Also, what is the reason for moving the repair bay to the second base? Is the second base more defensible than the first one for some reason?

There are some interesting base layouts at the X-com UFO forums here, I wonder if they look anything like your bases. I get the impression that the OP may have too many security stations, but then again, maybe a extra layer of security stations is helpful in Superhuman mode.

  • Also it seems that playing the game at high difficulty levels becomes a matter of going slow and keeping the amount of points you have low, and perhaps not making too many enemies, rather than rushing up the tech tree. --Captain Foo 19:43, 3 September 2008 (PDT)

Defense is a definite priority, but it's not such a priority that you have to reorganize right away. You haven't made that many enemies yet, after all, so you do have a bit of time to set this all up. Yes on the workshop base. It's whole purpose is to churn out stuff, so it's pretty simplistic.

For me, the first base is always my primary assault base, and bio lab. As you've noted it's got all the necessary facilities (I might reshuffle them about though when I'm rearranging the base for defense). I try to jam in the quantum lab as well since my trooper carrier defaults to returning to this base, so any new technology scavenged off the field will show up ready for research right away. Of course, depending on which base you choose to start with, it might not always be possible to do this.

If I do have to move the quantum lab elsewhere, a bit of extra micromanagement will be needed. (Note, though I don't like having separate labs of the same type at different bases - you can start projects in one, stop progress and continue it at the other. I think it's possible to use this to start Large Lab Only projects and then continue them in the small lab across town. That's not the most efficient way to do it, of course!)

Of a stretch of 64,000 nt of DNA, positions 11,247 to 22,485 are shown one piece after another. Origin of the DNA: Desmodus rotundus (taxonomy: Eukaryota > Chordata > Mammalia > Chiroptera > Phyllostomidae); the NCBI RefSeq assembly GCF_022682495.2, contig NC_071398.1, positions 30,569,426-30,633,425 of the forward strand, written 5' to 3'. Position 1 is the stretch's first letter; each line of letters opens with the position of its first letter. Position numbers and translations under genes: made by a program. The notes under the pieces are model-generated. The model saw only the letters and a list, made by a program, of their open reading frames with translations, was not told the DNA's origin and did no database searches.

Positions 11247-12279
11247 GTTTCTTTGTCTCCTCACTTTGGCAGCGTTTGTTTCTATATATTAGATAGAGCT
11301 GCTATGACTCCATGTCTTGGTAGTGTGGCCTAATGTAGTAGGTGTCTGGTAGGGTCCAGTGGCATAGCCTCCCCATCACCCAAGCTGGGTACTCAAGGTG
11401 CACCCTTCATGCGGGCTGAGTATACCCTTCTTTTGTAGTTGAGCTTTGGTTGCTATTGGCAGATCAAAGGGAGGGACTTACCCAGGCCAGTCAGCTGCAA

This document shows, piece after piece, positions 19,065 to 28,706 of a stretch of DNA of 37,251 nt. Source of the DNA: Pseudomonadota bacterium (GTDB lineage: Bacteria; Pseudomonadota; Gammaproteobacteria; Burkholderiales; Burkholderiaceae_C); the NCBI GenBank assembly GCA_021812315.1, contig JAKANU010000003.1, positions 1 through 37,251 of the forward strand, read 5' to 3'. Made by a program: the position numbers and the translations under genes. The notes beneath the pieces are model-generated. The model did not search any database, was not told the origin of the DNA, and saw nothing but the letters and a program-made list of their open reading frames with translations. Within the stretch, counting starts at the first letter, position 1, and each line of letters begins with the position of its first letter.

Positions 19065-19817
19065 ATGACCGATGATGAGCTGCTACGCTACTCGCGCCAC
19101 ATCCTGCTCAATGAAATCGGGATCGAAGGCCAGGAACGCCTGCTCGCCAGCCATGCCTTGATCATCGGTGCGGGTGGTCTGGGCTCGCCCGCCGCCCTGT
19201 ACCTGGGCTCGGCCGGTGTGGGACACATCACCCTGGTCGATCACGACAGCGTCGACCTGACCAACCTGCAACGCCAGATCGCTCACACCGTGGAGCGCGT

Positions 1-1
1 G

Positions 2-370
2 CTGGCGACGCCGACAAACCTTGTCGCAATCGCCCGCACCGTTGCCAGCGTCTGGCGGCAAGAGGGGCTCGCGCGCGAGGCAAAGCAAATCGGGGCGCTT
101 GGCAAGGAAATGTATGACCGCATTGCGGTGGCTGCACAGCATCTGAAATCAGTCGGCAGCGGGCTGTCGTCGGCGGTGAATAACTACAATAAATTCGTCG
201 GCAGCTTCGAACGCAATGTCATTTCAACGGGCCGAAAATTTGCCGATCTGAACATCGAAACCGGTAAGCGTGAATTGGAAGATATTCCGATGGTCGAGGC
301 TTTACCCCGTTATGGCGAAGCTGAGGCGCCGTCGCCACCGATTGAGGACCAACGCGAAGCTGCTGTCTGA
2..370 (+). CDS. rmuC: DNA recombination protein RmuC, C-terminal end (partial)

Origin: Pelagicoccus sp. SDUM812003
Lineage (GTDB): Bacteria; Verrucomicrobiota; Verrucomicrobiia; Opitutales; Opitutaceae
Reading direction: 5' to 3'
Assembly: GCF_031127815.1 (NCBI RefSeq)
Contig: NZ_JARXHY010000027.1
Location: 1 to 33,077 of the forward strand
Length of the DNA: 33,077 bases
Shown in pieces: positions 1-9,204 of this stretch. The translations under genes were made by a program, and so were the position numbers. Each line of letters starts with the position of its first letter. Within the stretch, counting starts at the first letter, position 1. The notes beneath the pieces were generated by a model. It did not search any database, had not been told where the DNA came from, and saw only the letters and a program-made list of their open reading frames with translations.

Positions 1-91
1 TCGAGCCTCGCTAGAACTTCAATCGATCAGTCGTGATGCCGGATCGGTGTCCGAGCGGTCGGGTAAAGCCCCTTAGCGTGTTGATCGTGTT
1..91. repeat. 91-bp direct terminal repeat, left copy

The reason for moving the repair bay out is two-pronged. The first, it's an access point. One less access point into the most important base in the city (or let's put it this way: The most cluttered base in the city) means it can be defended easier, as they'll have to go through the access lift. The other reason is to make more space available. Either empty corridors or so that I can have a large quantum lab in addition to the large bio lab (mainly for small base layouts). Plus any repairs needed on my ships can be done by just having them park at the repair base until they're fixed.

Having looked at the S shaped layout again - I realize that there's plenty of space in there for a Large Bio and Quantum Lab and a repair bay to coexist, if perhaps at the cost of having one of the labs flush against the access lift.

As for that thread on XCOMUFO: The more security stations, the merrier! But, I think that the OP should shift the repair bay to the left-most edge of the base, as the layout ends up dividing the occupied areas of the base into two, splitting all your forces in two. That's how I recommend setting up this base at least. But there could be various reasons for it.

In superhuman, you do get more points. So taking it easy on the point gathering at the start of the game does help you catch up with the technology until you reach tech that you are comfortable with. Once you reach that (shields, shields, shields!), you can go all out and race up the tech tree until you get the personal teleporters, which tend to take a longer time to get on easier levels. Unfortunately you do tend to forget about the other difficulty levels once you get used to Superhuman.

By the way, re: friendly fire. Setting one ship in each group of four to a different elevation is actually a good idea. Ends up with a vertical (or I suppose totem pole) formation when they fly together, but that's not bad as they won't get in each others' way. Works best with groups of 4, obviously.

-NKF 23:05, 3 September 2008 (PDT)